Sunday, 6 January 2013

Gay Footballers: What are the Chances?

One of my favourite Radio 4 programme's is Tim Harford's More or Less. It takes a weekly look at some of the statistics and numbers in the news and explores the basis of these: often uncovering cases of these being misapplied or misrepresented.

Yesterday I listened to the 2012 "numbers of the year" edition in which various journalists, reporters and personalities chose a significant statistic and explained something about it.

Bill Edgar, Statistics in Football writer for the Times, and author of Back of the Net: 100 Golden Goals decided to look at the chances of there NOT having been a gay footballer in the English League since the last (and first) openly gay footballer (Justin Fashanu) ended his English career at Torquay, some 20 years ago next month.

Assuming that a) the proportion of gay footballers is similar to the percentage in broader society and b) that this percentage is a conservative 1.5%, the chance that there has been no gay players in the English League is...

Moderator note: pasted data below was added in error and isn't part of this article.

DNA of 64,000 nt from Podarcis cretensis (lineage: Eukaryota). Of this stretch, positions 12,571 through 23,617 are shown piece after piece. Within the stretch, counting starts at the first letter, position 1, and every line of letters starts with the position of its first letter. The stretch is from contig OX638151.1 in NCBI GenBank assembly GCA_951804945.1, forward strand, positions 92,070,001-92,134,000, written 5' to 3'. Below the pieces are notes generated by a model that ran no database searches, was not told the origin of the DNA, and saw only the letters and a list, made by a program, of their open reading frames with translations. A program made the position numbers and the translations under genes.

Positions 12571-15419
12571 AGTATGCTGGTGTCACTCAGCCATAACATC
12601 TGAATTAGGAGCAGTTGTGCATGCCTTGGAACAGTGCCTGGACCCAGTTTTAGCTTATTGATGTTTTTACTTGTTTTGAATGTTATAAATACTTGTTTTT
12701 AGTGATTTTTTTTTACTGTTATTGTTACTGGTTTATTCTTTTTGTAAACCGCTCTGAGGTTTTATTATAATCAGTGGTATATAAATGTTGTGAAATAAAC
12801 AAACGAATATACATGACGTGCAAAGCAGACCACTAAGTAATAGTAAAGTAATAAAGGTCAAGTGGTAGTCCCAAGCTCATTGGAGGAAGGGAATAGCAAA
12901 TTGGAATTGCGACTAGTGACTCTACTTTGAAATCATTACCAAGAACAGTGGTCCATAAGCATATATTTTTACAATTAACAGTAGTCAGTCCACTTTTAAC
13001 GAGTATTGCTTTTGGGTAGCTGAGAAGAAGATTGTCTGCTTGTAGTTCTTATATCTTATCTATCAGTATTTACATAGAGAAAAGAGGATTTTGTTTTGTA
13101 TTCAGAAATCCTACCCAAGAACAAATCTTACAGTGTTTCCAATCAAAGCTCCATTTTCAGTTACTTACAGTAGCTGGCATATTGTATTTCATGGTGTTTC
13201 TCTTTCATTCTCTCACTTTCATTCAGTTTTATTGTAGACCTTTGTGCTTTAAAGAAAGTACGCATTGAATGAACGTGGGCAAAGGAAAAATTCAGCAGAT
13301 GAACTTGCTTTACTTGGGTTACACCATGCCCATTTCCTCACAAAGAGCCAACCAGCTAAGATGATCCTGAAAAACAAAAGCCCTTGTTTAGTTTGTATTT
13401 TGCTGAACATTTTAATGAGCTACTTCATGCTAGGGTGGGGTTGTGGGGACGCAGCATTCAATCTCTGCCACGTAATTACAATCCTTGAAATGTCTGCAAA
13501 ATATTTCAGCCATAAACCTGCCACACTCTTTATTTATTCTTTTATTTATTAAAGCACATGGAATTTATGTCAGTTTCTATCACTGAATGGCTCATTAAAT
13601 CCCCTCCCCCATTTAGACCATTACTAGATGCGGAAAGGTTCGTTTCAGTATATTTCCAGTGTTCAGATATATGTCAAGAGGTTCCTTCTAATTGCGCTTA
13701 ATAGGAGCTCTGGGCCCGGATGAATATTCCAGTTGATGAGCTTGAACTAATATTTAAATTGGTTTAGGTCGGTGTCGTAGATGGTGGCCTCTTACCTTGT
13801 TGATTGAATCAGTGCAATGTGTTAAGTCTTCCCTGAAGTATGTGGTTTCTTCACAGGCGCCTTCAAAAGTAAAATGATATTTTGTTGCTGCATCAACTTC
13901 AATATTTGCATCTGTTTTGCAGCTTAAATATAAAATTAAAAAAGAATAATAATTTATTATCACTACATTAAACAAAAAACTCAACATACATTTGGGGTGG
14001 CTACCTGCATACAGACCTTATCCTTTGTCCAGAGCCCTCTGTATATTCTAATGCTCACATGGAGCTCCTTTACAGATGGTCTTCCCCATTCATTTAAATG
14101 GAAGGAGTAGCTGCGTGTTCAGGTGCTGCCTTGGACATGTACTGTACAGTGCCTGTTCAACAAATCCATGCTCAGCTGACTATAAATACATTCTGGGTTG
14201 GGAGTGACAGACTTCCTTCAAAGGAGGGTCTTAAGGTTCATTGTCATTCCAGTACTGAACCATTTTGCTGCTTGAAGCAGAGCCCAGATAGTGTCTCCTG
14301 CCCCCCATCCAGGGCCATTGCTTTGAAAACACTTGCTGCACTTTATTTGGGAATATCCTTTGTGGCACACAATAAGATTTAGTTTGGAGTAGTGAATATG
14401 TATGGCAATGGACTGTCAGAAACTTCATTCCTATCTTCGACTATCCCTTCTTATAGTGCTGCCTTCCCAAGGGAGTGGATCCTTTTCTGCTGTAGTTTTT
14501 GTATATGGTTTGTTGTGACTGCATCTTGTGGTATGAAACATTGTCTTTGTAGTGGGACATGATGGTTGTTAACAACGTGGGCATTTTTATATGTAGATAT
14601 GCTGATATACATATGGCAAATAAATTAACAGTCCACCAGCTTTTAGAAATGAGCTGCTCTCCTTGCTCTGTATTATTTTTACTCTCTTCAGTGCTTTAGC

Of the 13,600 players to have played in the League in the past 20 years, the chances of none of them being gay is (drum roll please)

1 in 5,000,000,000,000,000,000,000,000,000,000,000,000,000,000,000,000,000,000,000,000,000,000,000,000,000,000,000,000,000,000.

In the Premier League, there have been 3,200 players in this period. The chances of picking 3,200 men at random from the general populace and not picking any gay ones is:

1 in 1,000,000,000,000,000,000,000.

The only recorded case of an active professional footballer being openly gay, anywhere, is the (Liverpool-born) Swede Anton Hysén (pictured) - you can read more about Hysén over on Stephen's blog. For more of More or Less, you can download the podcast.


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